Young people lack work experience and the financial and social resources to find employment. As a result, they are far more likely than other groups to be employed in non-standard and insecure jobs, regardless of their education and skills. The economic crisis in the EU since 2008 has worsened the labour market conditions more for young men (particularly those aged 15 – 24) than for young women, thus reducing the existing gender gaps. This is due to the recession strongly affecting the manufacturing and construction sectors, which traditionally employ mainly men.
Among young people aged 15 – 24, between 2008 and 2014, the employment rate for men declined by around 5.9%, while that for women declined by 3.8% (in 2014, the rate was 30.5% for women and 34.2% for men). Similar trends were also registered for the 25 – 29 age group (−4.4% for men and −5.8% for women, and the employment rate was 66.4% for women and 75.9% for men in 2014). The relatively larger decline in male employment rates has resulted in convergence among young people in this indicator, but in 2014 the gender gap was still present, particularly among those aged 25 – 29 (9.5%, compared to 3.7% among the youngest group, aged 15 – 24).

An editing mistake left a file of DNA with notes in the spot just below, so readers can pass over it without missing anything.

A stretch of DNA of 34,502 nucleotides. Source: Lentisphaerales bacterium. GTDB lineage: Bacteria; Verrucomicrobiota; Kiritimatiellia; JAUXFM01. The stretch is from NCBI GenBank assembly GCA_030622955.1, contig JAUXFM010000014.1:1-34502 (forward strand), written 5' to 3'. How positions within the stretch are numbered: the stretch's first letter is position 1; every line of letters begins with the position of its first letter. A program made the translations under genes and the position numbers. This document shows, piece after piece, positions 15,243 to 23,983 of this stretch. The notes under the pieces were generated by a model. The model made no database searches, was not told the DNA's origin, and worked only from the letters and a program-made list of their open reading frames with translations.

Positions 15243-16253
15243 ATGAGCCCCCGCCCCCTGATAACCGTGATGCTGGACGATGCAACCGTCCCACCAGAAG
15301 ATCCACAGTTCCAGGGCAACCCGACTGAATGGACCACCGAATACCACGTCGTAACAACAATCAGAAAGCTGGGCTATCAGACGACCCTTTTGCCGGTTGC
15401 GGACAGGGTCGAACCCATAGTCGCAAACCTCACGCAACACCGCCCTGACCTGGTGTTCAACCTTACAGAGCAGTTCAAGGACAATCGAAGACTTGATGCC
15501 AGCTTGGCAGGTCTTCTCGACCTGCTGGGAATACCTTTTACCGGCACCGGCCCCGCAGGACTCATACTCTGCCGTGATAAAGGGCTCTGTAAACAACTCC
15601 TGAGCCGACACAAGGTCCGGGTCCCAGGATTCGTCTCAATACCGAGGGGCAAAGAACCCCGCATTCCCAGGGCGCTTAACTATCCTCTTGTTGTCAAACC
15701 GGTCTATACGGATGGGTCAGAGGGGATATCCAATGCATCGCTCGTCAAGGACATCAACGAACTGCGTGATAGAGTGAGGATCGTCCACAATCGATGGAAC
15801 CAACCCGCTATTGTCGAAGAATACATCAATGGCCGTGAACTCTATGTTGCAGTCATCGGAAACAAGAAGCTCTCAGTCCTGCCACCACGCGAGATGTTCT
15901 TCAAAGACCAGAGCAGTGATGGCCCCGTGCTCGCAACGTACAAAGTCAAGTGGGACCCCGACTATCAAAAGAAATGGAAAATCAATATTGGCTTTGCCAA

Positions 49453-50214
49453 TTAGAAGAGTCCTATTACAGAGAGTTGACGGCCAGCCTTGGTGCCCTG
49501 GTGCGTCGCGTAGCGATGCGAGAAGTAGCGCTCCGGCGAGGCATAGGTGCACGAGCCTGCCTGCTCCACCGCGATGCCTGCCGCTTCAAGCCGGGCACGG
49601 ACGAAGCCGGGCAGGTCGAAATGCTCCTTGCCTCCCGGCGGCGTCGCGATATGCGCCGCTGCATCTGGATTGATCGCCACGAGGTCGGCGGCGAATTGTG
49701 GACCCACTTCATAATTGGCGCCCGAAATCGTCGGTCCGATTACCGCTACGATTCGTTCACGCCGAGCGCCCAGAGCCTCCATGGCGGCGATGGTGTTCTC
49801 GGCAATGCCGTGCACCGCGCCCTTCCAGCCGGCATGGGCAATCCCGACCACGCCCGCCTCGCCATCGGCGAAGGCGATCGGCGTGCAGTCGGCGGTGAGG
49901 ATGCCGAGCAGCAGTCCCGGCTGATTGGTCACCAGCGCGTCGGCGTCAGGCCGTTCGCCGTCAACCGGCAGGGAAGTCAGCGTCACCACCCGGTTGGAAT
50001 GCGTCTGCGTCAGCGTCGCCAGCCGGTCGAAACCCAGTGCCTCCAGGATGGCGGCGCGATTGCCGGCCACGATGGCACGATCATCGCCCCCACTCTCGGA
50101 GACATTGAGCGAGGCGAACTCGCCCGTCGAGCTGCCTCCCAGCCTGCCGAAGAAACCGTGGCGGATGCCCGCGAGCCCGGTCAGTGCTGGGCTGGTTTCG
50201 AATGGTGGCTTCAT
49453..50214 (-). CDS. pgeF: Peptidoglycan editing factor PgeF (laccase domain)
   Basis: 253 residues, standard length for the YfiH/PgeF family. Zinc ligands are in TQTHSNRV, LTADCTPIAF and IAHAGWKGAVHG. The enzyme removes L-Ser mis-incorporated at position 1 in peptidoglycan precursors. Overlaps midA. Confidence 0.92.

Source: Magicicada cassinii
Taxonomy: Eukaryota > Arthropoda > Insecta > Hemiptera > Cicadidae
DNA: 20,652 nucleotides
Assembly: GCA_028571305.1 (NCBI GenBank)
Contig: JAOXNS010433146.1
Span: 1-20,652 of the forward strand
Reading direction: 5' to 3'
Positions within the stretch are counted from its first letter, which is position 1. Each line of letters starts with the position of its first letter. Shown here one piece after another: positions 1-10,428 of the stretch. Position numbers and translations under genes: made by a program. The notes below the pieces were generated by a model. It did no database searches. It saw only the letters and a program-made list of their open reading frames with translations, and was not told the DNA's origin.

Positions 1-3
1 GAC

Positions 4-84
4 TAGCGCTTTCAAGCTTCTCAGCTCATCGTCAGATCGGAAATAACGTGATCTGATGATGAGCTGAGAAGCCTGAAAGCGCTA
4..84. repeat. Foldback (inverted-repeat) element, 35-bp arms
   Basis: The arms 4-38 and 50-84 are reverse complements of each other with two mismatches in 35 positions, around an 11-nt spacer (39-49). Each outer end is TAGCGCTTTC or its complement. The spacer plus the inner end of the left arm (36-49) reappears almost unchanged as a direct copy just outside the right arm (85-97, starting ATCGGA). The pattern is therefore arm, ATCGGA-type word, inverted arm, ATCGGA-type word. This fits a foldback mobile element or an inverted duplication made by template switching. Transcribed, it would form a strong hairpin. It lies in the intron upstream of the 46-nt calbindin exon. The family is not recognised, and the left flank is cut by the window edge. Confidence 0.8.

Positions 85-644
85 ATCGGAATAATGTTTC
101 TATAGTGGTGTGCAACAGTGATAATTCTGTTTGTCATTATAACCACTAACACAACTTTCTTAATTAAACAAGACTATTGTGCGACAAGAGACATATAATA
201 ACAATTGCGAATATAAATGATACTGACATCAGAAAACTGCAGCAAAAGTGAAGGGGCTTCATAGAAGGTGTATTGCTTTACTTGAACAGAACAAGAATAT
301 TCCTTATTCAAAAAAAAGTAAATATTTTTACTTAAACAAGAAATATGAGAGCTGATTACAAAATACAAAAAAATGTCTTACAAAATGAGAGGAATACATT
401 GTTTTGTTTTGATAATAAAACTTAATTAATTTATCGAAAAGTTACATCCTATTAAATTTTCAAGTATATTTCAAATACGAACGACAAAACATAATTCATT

Youth unemployment rates are more than twice as high as they are for the total EU population. Following the financial crisis of 2008, the unemployment rate of young people (aged 15 – 24) in the EU-28 has sharply risen, by a little over 7% (from 15.6% to 22.2%), and remains high, particularly for men (+7% among men aged 15 – 24, compared to +5.8% for the equivalent group of women). Since 2008, the unemployment rate for young women aged 15 – 24 has been lower than the rate for young men (21.4% and 22.8% respectively in 2014). The rate is practically the same for young women and men aged 25 – 29 (13.7% and 13.65% respectively).